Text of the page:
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Toyota cleared on acceleration

By Claes Bell ·
Wednesday, February 9, 2011
Posted: 7 am ET

Remember that whole unintended acceleration thing that supposedly happened with Toyota cars? No, not the one caused by the accelerator pedal getting stuck down; that was legit. I'm talking about the allegation that Toyota cars were plagued by faulty electronics that could cause them to accelerate on their own.

Toyotas like this second generation Prius were found to be free of deadly electronic defects.

Toyotas like this second-generation Prius were found to be free of deadly electronic defects.

Well, turns out the claims were baloney, at least according to a 10-month government investigation. From the National Highway Traffic Safety Administration:

NASA engineers found no electronic flaws in Toyota vehicles capable of producing the large throttle openings required to create dangerous high-speed unintended acceleration incidents. The two mechanical safety defects identified by NHTSA more than a year ago -- "sticking" accelerator pedals and a design flaw that enabled accelerator pedals to become trapped by floor mats -- remain the only known causes for these kinds of unsafe unintended acceleration incidents. Toyota has recalled nearly 8 million vehicles in the United States for these two defects.

U.S. Transportation Secretary Ray LaHood said, "We enlisted the best and brightest engineers to study Toyota’s electronics systems, and the verdict is in. There is no electronic-based cause for unintended high-speed acceleration in Toyotas."

For owners of the cars alleged to have been faulty, this is a win. Not only can they get behind the wheel of their cars without worrying their car will go berserk, but their resale values won't take the hit that would have come had the investigation gone the other way.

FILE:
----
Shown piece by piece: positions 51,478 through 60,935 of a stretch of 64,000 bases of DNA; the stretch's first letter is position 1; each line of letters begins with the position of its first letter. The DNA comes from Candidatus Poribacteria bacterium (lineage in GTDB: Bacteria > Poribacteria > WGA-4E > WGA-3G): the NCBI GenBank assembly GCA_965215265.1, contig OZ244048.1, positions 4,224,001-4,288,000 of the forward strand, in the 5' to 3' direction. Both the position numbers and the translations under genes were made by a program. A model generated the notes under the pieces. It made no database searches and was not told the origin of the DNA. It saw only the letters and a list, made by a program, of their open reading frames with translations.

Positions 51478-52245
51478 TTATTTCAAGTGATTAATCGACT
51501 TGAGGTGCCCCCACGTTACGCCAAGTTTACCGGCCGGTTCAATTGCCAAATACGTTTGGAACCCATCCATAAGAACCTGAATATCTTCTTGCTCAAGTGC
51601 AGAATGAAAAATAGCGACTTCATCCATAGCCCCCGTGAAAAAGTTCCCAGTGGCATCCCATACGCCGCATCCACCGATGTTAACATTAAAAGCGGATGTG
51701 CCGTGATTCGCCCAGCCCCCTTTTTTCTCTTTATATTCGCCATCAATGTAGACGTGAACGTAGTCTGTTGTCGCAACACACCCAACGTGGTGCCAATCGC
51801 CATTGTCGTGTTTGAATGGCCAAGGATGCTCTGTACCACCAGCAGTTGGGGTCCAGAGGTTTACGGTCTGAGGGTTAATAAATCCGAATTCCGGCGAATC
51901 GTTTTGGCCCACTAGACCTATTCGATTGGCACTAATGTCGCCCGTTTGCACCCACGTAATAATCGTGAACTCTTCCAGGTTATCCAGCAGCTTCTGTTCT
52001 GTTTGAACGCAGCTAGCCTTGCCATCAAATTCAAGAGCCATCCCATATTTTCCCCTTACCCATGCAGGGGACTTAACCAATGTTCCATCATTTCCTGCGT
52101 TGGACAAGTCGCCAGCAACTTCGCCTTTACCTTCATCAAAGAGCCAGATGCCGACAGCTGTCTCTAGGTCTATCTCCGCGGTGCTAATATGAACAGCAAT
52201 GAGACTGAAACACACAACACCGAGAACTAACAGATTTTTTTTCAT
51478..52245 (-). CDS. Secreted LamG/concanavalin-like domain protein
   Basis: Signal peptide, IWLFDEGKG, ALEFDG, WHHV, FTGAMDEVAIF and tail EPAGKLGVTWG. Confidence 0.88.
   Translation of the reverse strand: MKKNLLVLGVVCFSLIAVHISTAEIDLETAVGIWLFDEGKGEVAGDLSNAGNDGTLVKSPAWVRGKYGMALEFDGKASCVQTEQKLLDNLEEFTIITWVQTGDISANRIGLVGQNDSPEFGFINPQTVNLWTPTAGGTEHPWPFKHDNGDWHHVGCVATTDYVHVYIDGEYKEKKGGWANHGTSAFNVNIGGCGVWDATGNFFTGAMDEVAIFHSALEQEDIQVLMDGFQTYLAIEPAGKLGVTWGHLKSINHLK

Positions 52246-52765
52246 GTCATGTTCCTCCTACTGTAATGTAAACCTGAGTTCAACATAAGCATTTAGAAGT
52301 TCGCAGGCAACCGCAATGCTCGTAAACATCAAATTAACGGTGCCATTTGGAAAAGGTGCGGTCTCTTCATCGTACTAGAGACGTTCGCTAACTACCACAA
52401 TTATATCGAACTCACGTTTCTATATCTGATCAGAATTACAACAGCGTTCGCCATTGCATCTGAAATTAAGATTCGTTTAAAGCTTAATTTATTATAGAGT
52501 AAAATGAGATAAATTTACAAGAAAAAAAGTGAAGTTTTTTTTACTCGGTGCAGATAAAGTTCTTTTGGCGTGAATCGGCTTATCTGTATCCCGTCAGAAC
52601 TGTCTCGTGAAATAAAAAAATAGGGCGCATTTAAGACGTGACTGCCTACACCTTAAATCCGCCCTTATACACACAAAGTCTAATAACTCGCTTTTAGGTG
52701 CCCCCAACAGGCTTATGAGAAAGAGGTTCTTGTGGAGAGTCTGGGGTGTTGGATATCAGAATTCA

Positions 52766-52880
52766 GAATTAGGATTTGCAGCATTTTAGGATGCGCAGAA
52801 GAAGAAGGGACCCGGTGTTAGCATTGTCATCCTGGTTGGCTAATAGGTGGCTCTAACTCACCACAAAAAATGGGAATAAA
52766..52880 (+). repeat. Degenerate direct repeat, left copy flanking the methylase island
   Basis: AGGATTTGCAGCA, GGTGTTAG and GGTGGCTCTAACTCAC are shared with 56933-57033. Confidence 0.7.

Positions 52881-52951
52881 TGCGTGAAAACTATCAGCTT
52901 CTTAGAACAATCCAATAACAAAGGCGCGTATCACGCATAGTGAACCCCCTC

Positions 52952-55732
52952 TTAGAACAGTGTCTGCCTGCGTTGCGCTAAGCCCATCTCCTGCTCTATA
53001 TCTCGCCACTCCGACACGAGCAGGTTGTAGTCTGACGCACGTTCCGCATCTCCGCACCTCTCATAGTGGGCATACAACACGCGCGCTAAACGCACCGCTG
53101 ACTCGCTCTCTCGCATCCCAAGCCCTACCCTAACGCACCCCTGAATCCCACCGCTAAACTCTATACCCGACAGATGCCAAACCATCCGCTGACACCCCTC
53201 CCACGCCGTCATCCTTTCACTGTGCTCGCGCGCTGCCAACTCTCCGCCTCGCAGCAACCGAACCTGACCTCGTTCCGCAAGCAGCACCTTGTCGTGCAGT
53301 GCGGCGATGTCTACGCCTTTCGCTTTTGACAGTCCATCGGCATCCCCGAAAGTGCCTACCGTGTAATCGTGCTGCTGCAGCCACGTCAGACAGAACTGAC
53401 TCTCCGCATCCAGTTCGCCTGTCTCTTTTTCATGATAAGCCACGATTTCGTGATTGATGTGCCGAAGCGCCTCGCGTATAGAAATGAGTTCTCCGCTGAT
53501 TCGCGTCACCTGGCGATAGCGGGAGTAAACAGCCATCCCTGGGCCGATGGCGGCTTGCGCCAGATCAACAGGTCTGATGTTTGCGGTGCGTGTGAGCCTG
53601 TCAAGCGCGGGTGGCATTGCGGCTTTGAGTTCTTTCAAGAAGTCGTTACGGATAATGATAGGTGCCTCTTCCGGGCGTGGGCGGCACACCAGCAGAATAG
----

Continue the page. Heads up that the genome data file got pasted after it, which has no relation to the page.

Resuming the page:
This finding probably comes as cold comfort to Toyota, which has seen its reputation and sales numbers seriously damaged by the aforementioned massive recalls. Toyota's U.S. sales were down 16 percent year-over-year in January, and it's hard to see how this verdict will change things, at least in the short term. I mean, it's not like you can sell a lot of cars by saying, "Remember those out-of-control Toyota crashes in the media the last couple of years? Not all of them were our fault!"

Still, Toyota can finally put some of its nagging safety concerns behind it and go forward, and maybe the media won't give so much credence to every Toyota critic who comes out of the woodwork claiming they can prove Toyotas are animated by an evil robot intelligence that seeks to run its passengers into the nearest concrete barrier. This verdict is a stark reminder that not every allegation of dangerous faults in autos should be assumed to be true, and those of us who cover autos in the media would do well to remember that.

On the other hand, the company probably never would have been the target of this 10-month probe, authorized by Congress, had it been more forthcoming about its original gas pedal issues, and been less aggressive about trying to put off investigators and evade responsibility for its mistakes. I hope Toyota's learned from the struggles it's had these last few years and will someday return to the kind of bulletproof reliability that once defined its vehicles.

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Claes Bell
February 09, 2011 at 12:37 pm